I use this recipe, or the plaster and glue recipe below, whenever I make a mask or sculpture with blue shop towels. Just just two or three layers of the heavy shop towel paper, held together with one of these paste, will make a strong, hard skin for a sculpture or mask. I also use this recipe as gesso, to create a nice white ground for the final paint on my sculptures.

To make the paste with glue and joint compound, you’ll need a mixture of about 1/3 Elmer’s Glue-All or any white PVA glue, and 2/3 joint compound. After you’ve mixed it thoroughly, add just a small amount of water to make it thin enough to brush over your armature.

Use any joint compound except Dap brand, which doesn’t work. Walmart sells non-Dap joint compound in their paint department. You can find gallon-sized bottles of Elmer’s Glue-All at most hardware stores and DIY stores. It’s much less expensive when purchased in the larger size.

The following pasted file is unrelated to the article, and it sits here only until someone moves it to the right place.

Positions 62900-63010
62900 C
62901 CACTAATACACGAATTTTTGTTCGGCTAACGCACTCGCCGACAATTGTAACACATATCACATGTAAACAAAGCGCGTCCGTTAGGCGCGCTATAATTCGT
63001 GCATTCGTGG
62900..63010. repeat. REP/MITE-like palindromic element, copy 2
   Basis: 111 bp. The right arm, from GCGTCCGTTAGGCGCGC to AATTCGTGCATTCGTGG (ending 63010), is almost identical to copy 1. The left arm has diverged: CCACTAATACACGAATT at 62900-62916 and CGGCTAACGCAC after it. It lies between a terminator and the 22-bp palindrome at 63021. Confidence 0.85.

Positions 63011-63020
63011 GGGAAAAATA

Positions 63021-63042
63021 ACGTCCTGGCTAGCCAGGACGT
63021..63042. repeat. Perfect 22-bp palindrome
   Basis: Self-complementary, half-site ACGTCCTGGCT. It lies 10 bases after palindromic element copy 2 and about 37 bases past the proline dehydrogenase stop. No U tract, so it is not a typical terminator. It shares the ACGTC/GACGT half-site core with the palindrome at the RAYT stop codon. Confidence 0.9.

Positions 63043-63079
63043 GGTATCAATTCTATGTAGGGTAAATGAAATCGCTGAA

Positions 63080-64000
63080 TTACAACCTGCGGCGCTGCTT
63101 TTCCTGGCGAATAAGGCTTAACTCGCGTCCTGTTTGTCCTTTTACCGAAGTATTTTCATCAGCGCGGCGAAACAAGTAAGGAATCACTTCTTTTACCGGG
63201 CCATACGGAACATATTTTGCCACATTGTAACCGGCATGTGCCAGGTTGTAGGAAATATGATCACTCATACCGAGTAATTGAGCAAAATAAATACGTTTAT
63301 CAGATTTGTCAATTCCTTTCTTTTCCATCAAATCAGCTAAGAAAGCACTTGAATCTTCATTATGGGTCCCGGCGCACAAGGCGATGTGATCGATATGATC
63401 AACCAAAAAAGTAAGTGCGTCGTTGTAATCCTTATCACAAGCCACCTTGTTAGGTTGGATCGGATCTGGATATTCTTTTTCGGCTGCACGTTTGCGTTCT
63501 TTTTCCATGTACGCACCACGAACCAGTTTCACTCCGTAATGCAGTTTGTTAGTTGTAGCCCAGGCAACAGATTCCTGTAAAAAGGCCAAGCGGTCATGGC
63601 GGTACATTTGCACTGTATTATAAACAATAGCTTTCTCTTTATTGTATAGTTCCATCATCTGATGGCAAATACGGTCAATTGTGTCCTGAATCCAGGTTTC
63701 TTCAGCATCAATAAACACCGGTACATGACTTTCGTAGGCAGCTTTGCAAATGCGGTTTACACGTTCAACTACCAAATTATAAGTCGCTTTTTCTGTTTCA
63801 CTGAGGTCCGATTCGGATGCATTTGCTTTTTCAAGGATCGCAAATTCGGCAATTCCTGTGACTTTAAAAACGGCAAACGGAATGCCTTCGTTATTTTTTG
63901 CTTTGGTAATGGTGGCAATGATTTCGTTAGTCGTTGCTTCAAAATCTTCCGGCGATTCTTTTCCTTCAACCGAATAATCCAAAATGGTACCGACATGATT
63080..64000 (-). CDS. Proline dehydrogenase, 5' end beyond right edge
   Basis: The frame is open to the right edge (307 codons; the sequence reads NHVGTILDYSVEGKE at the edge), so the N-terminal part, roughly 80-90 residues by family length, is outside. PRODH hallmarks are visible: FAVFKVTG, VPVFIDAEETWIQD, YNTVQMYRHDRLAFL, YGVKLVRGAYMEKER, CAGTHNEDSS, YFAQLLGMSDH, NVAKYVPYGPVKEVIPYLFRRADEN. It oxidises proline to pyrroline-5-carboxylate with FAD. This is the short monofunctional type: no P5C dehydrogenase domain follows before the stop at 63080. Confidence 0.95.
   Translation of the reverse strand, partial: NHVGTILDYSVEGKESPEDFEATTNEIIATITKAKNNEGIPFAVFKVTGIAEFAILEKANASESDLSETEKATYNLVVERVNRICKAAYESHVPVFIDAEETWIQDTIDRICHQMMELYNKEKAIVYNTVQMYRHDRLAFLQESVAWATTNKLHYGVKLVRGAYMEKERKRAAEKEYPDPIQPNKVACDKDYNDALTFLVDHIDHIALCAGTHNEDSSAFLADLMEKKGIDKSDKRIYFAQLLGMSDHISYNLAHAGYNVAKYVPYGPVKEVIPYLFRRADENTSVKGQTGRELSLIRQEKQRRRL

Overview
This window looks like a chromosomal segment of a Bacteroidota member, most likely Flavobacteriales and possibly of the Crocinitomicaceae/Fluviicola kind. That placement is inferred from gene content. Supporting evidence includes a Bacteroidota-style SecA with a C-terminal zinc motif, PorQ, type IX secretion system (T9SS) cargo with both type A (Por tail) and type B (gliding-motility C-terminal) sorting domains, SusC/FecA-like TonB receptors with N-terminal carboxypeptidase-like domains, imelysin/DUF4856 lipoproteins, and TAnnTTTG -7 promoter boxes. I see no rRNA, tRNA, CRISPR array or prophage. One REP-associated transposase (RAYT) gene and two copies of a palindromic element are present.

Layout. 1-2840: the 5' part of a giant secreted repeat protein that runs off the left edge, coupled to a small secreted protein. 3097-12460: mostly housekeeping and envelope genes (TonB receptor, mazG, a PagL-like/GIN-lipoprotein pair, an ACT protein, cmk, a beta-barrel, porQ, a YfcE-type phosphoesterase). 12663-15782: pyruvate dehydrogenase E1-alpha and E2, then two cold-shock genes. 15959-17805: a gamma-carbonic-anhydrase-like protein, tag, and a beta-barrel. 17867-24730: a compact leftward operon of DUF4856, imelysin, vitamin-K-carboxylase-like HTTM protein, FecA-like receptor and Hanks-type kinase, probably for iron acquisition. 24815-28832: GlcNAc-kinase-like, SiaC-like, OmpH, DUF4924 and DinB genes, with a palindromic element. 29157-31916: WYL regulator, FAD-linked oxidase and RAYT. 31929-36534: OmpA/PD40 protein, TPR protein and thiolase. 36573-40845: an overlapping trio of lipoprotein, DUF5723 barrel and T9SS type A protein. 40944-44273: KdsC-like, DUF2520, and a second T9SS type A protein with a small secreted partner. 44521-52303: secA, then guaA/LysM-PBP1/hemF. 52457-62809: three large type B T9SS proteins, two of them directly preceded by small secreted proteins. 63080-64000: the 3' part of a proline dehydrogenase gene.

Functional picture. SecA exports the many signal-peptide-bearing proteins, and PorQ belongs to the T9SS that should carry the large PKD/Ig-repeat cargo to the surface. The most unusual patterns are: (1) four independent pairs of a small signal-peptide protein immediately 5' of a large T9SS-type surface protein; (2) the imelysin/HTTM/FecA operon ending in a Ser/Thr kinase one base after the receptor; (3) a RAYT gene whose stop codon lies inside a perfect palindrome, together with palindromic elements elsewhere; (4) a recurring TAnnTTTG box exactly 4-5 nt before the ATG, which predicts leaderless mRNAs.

This paste is too heavy to use with newspaper, but it works great with the blue shop towels. The towels need to be completely saturated with the paste, so they’ll dry hard and strong.

You can find a video showing how I make the home-made paste (called gesso in the video) here.

Glue and Plaster of Paris Paste:

This is the paste that I used for all the masks in my book How to Make Masks. It works great with the blue shop towels, but is too heavy to use with lighter papers. Unfortunately, the towels are not available in all countries, but in the US you can find them at hardware stores, DIY stores, and Walmart. You can see a three-video series of a Commedia del Arte Mask  mask made with the blue shop towels and the glue and plaster paste here.

The recipe for this fast-setting paper mache paste:

Mix together:

  • 1/4 cup (60 ml) white glue (Elmer’s Glue-All® or any PVA glue)
  • 1 tablespoon (15 ml) cold water